Kenneth Burke speaks to the formal connection between implied and historical readers in Counter-Statement. He claims that "form... is... the psychology of the audience" because form appeals to the reader's "'potentiality for being interested by certain processes or arrangements" like "crescendo, contrast, comparison, balance, repetition..." etc. (Burke, Counter-Statement 31, 46). These patterns also "characterize" a reader's "experiences outside of art," since we may experience various kinds of crescendos, repetitions, etc. in any activity (Burke, Counter-Statement 143). Thus, a poem's "form is a way of experiencing" (Burke, Counter-Statement 143). For example, Rossetti's implied and historical readers share the same form of experience in reading her sonnet; they both negotiate the repetitions of Rossetti's rhyme scheme and iambic pentameter. Although we may identify the implied and historical readers based on their shared encounters with Rossetti's form, we would not conclude that their experiences are identical in every way. For example, Rossetti addresses an implied reader who actually shared the speaker's experiences of holding hands, etc., although Rossetti's historical reader would not have shared these experiences with the speaker.
While Rossetti's repetitive form would have different meanings for her implied and historical readers, her form would engage both readers' memories insofar as her form functions as a mnemonic device. Her form appeals to memory in that rhymes, like that between "away" and "stay," appeal because the reader remembers the previous word and recognizes its similarity to the second word (Rossetti 1, 4). By recognizing the repetitive vowel sounds, the reader may participate in the way that "stay" imitates "away," such that the reader enjoys the poetic pattern because it simulates the kind of imitation that "everyone enjoys," according to Aristotle ("Poetics" 37).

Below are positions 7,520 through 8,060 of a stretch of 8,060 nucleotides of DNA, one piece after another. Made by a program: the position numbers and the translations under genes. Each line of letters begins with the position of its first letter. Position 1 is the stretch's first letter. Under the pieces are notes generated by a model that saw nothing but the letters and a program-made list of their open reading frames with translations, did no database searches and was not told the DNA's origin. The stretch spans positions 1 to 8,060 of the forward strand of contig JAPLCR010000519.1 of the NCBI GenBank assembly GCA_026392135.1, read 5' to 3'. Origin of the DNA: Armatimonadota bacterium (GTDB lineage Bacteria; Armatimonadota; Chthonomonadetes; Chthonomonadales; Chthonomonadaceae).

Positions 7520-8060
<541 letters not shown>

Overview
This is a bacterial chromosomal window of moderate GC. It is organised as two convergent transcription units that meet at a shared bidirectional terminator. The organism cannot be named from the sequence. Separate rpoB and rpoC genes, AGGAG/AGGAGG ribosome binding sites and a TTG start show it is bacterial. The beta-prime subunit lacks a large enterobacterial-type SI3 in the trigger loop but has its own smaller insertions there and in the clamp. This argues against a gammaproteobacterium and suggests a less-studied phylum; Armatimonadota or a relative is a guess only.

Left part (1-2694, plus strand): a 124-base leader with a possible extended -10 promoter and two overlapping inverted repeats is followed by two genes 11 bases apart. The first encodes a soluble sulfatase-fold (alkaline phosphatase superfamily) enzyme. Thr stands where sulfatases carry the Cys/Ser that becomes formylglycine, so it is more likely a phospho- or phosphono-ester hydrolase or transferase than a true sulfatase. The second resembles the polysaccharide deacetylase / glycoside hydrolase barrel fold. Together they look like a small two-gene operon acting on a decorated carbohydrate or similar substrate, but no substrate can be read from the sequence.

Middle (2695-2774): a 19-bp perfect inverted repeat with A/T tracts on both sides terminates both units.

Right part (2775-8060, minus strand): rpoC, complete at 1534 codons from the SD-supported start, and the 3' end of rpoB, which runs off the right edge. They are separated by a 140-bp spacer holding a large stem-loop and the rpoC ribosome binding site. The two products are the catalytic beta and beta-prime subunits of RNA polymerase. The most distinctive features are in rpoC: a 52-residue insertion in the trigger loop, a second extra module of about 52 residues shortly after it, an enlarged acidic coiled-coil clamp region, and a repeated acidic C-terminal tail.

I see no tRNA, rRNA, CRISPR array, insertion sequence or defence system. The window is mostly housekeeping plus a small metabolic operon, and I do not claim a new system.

Although the content of Rossetti's poem has different memorial and narrative meanings for her implied and historical readers, we may identify them in terms of their shared encounter with the poem's form. Keats's formal appeal, however, seems to connect his implied and historical readers far more closely. Keats's speaker narrates no past relationship with his listener; rather, he positions his listener as first and foremost a reader of poetry and his own "survivor" (Macksey 854). In his poem, the phrases "This living hand" and "see here it is—/I hold it towards you" reflexively emphasizes the act of writing, and, by implication, of reading the poem itself (Keats 1, 7-8). This metadiscourse constantly refers the reader back to the poem, to its handwriting, to the hand that wrote it—and thereby emphasizes the listener/reader's present—and poetic— relationship with the speaker. By self-reflexively reminding the reader that she is, in fact, reading, Keats creates ambiguity between the reader and the listener, ambiguity that contrasts with the distance between Rossetti's historical reader and implied listener.